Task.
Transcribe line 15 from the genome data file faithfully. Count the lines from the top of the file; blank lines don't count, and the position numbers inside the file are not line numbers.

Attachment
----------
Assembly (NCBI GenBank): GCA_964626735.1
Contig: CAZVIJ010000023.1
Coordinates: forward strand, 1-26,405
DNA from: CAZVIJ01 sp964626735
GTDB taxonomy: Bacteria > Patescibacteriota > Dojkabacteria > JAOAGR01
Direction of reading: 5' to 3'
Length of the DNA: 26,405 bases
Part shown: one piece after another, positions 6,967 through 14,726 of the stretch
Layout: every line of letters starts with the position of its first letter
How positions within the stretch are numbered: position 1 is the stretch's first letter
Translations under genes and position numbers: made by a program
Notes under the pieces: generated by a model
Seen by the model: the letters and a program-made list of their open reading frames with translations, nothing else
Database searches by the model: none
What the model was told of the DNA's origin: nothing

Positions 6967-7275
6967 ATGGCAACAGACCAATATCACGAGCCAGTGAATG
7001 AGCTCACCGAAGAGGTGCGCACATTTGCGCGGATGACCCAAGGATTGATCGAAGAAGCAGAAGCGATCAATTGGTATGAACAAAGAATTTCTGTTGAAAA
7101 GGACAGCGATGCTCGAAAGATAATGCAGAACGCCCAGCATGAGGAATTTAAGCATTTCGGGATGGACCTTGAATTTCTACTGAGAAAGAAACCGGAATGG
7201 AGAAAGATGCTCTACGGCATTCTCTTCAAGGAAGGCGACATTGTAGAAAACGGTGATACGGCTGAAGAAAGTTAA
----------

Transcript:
What the model was told of the DNA's origin: nothing